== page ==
JOLTS, Russian saber, failure of COP26


© Reuters.

by Geoffrey Smith – US job vacancy data and the University of Michigan consumer confidence survey lead a quiet Friday for economic data. Russia keeps Europe in tension with aggressive attitudes on the borders of Ukraine and Poland. The shares are set to rise, but they are still on for a week on the downside on inflation and COP26 ends as it started, in a decidedly disappointing way. Here’s what you need to know about the financial markets on Friday 12 November.

1. JOLTS, inflation expectations in the foreground

The U.S. job market – and its ability to drive inflation – will again be the focus of attention later when the Department of Labor releases its monthly survey on job openings and job turnover.

Analysts expect the number of vacancies to have decreased slightly in October to 10.30 million from 10.44 million in September, but this is still not far from the all-time high of 11.10 million recorded in August. It is also nearly 3 million above its pre-pandemic peak in 2019.

The University of Michigan also publishes its consumer confidence survey for November, in which attention is likely to focus on the inflation expectations sub-index, which hit its highest level since 2008 last month. Given the flurry of actual inflation headlines that hit a 30-year high in October, this looks vulnerable to a surprise to the upside.

2. Russia waves its saber against Europe

Russian saber noise reached its highest level in a few years, reinforcing the efforts of its ally Belarus to deflect new EU sanctions against its leadership over fraudulent elections and political crackdowns.

The Kremlin has again amassed troops on the Ukrainian border, prompting US diplomats to warn that Russia could make a new foray into the country it invaded seven years ago. It is also conducting joint military exercises with Belarus near the city of Grodno in northwest Belarus, which borders both Poland and Lithuania.

Meanwhile, the clash between Polish border security guards and thousands of migrants deliberately handed over to the border by Belarusian President Alexander Lukashenko continues. Lukashenko threatened to cut off Russian gas supplies through the main Yamal-Europe pipeline on Thursday. While the Kremlin is unlikely to allow such open politicization of its gas supplies, the move indirectly increases pressure on Europe to allow exports to begin via the Nord Stream 2 pipeline.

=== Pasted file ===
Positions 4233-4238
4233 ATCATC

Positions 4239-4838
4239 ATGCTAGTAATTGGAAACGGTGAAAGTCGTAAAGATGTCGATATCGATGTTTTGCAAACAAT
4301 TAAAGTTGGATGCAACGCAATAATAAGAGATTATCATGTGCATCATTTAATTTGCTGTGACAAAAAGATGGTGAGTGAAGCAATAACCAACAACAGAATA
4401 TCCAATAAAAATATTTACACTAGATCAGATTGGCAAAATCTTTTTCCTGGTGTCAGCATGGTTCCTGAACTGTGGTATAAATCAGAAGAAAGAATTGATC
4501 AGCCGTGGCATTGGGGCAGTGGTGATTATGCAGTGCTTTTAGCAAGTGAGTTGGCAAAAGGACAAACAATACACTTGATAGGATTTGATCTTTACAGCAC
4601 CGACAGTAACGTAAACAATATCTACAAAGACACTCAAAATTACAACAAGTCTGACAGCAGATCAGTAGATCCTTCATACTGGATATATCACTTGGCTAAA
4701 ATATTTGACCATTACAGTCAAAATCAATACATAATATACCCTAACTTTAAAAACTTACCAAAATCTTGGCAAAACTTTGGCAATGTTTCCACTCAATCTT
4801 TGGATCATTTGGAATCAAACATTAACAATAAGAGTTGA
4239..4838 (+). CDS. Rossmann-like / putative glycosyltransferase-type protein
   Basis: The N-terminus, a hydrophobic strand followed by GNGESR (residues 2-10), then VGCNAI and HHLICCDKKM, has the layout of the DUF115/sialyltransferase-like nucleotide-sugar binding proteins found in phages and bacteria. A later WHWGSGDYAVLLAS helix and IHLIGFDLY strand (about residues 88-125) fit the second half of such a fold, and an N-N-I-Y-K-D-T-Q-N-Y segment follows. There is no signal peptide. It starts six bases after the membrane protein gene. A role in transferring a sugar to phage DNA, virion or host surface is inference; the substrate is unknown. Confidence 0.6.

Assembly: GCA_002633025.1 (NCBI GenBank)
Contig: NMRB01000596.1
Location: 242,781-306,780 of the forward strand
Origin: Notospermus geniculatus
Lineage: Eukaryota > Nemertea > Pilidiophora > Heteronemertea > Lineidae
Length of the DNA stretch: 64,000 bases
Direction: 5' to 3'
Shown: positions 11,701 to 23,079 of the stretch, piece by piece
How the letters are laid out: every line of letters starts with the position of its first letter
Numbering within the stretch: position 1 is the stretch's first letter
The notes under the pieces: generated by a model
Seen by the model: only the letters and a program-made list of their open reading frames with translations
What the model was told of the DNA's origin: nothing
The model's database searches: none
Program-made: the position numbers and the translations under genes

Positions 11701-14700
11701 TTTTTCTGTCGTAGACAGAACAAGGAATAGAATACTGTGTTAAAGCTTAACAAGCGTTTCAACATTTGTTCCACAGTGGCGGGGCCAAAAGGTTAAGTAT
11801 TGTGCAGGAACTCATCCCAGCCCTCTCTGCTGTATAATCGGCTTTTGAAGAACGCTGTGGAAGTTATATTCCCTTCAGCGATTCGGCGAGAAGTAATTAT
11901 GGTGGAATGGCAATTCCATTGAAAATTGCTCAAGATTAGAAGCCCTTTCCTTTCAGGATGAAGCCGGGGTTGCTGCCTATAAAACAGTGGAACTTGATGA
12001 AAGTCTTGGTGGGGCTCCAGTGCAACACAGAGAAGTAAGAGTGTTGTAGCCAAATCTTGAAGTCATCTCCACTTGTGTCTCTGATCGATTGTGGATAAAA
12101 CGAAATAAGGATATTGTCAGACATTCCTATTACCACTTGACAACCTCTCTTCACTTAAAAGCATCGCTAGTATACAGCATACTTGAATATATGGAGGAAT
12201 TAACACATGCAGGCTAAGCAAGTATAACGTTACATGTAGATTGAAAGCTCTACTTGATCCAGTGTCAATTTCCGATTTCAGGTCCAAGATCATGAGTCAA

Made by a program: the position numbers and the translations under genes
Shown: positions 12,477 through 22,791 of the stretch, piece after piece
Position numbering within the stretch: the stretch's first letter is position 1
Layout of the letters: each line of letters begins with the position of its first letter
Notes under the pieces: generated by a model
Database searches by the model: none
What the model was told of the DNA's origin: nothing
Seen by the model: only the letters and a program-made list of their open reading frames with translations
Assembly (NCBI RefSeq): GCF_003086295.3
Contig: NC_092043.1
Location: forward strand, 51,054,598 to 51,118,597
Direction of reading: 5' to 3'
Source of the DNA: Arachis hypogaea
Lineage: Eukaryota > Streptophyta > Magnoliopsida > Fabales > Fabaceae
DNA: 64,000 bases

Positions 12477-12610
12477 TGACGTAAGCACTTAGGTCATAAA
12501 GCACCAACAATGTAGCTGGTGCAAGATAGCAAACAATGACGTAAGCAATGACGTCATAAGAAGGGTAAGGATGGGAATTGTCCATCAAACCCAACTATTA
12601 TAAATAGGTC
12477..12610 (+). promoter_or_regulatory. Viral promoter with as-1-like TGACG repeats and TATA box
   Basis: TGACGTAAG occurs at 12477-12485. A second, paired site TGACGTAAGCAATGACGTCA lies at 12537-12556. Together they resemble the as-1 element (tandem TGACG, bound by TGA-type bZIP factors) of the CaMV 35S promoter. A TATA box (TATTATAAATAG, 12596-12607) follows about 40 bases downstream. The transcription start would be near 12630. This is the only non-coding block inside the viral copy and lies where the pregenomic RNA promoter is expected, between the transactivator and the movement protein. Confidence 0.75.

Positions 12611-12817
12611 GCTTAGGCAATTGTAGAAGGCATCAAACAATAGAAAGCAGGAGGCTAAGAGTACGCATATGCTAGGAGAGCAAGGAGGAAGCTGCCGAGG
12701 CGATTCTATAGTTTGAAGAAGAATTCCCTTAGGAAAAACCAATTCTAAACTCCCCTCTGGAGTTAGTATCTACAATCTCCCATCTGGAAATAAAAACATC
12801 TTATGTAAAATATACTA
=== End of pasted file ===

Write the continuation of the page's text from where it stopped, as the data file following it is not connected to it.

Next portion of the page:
The ruble, one of the best-performing currencies of the year, fell against the dollar for a third consecutive day, by 1%, at a five-week low.

3. Shares destined to open higher; Chinese e-commerce giants have a mixed day for singles

US equity markets are expected to open a touch higher on Friday, with sentiment guiding direction in the absence of any major moving market news.

By 6:15 am ET (1015 GMT), they were up 78 points, or 0.2%, on course for a weekly loss amid growing fears of inflation and higher interest rates. The contract was up 0.1% and the contract also gained 0.2%.

Stocks likely to be in the spotlight later include Beyond Meat (NASDAQ :), which lost nearly 20% this week against a backdrop of weaker outlook (it’s still trading at over 10x forward sales). Chinese e-commerce giants Alibaba (NYSE 🙂 and (NASDAQ 🙂 will also be the center of attention after mixed fortunes in their “single day” sales event. The gross value of merchandise processed by Alibaba’s Taobao market grew to less than 10% for the first time ever.

4. COP26 closes with another victory for fossil fuels

The world’s largest hot air party came to a typically disappointing conclusion in Glasgow, Scotland, as negotiators at the COP26 conference watered down yet another effort to move beyond fossil fuels and avert the risk of catastrophic climate change.

A draft final statement from the summit softened the language on phasing out coal energy and removing subsidies for the use of fossil fuels, largely at the insistence of Arab countries, according to Reuters.

This is on top of the failures earlier in the week in making substantial progress in creating a global carbon market, in enforcing previous promises to help poorer countries finance the energy transition, or in engaging in annual reviews of how countries deliver on their promises.

The agreement on long-term energy ideals would probably never have been realistic, given the short-term energy crisis currently affecting many parts of the world and the absence of Xi Jinping, who has chosen to stay home to obtain a mandate from the Communist Party govern as long as it wants.

5. Oil prices fall again with the stronger dollar weight

Prices fell overnight, leaving them just before the gain line for the week as a stronger dollar continued to make life more difficult for non-U.S. Buyers.

At 6:30 am ET, U.S. futures fell 1.7% to $ 80.20 a barrel, threatening to fall below $ 80 for the first time this week. futures fell 1.5% to $ 81.67 a barrel.

The Baker Hughes plant count will later give new indications as to whether US producers are speeding up production plans in response to the recent price hike or whether they continue to prefer to repair balance sheets. CFTC net positioning data will complete the week. Data from last week showed that money managers weren’t overly long on oil, by historical standards.


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